3. ARE SOME MAYORS IN PARTICULAR IN DANGER OF LOSING? In every municipal election, there are some municipalities in particular that media and commentators focus on. This could be a municipality with what we call a ‘city king’, who has ruled for numerous election periods (there is no limitation on the number of periods a person can serve as mayor). Will the mayor survive yet another term? The interest could also be caused by what happened after the last election – when maybe a candidate ended up being selected as mayor after some rather shady back-room agreements. Will such a person win again, or is it now pay-back time from those who lost out last time? Time will show, but the truth is that municipal politics can be rough, much rougher than we normally think it is.
4. WILL THE LOW SUPPORT FOR THE RULING LIBERAL PARTY CONTINUE? Right now, the polls indicate that the ruling Liberal Party, headed by Prime Minister Lars Løkke Rasmussen, is trailing behind not only the Social Democrats, but also behind the number of voters supporting the party. We often state that municipal politics is a world apart from national politics, with local issues dominating and deciding which party you will vote for. True, and there are plenty of examples to substantiate this view. However, it also seems to be true that the municipal level of support for a party will be fairly close to how the party is doing in the polls at national level. This also means that low or weakening support for the rulig party at local level will be a challenge to the leadership of the Prime Minister, because he is after all the party leader and must therefore take responsibility for the municipal election result.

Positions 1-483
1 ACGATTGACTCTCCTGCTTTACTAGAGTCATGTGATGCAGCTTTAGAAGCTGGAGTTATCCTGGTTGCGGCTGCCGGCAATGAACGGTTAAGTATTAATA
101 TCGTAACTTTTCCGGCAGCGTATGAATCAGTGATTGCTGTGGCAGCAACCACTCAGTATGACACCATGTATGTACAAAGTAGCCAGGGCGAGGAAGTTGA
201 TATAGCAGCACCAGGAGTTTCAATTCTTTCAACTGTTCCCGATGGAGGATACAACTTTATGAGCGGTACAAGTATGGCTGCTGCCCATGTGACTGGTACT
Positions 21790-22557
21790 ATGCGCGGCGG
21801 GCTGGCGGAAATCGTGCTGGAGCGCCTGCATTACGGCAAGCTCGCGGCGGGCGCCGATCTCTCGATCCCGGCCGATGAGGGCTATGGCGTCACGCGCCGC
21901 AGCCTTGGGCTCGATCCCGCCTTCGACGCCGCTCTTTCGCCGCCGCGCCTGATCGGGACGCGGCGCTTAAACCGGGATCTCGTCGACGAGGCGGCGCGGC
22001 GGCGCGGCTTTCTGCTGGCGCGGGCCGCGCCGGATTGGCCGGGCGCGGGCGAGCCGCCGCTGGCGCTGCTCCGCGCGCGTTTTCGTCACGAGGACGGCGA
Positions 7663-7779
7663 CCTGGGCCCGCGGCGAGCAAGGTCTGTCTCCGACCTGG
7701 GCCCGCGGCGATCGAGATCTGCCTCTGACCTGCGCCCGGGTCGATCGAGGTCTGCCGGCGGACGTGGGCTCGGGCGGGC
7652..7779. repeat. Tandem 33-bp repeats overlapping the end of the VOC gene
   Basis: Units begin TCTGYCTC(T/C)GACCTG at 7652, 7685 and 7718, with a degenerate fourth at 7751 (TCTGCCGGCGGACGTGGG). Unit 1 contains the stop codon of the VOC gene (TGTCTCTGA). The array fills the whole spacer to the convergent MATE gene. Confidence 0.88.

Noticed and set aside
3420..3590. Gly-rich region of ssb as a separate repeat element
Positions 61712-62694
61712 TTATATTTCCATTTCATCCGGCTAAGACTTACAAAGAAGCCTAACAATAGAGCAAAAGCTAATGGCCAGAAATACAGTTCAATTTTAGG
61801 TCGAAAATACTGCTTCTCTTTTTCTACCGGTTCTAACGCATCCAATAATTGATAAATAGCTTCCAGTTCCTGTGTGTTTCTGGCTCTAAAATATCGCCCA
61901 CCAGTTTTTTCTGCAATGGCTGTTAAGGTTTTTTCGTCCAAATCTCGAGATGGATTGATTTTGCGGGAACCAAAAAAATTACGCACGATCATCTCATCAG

5. CAN THE DANISH PEOPLE’S PARTY WIN THE FIRST POST AS MAYOR? The Danish People’s Party has played a key role in Danish politics for decades, and increasingly so. Right now the party is the parliamentary support for the ruling coalition of three parties to the right of the centre. The party has done well in recent municipal elections, but it still has not managed to have a candidate selected as the mayor of a municipality – except for in the city of Copenhagen, which has a special governance set-up with a Lord Mayor and several mayors responsible for different areas like health, schools, construction, etc. The big dream and hope of the party is to have a ‘regular’ mayor elected in 2017, and there are indications that this could be possible in one or two of the 98 municipalities.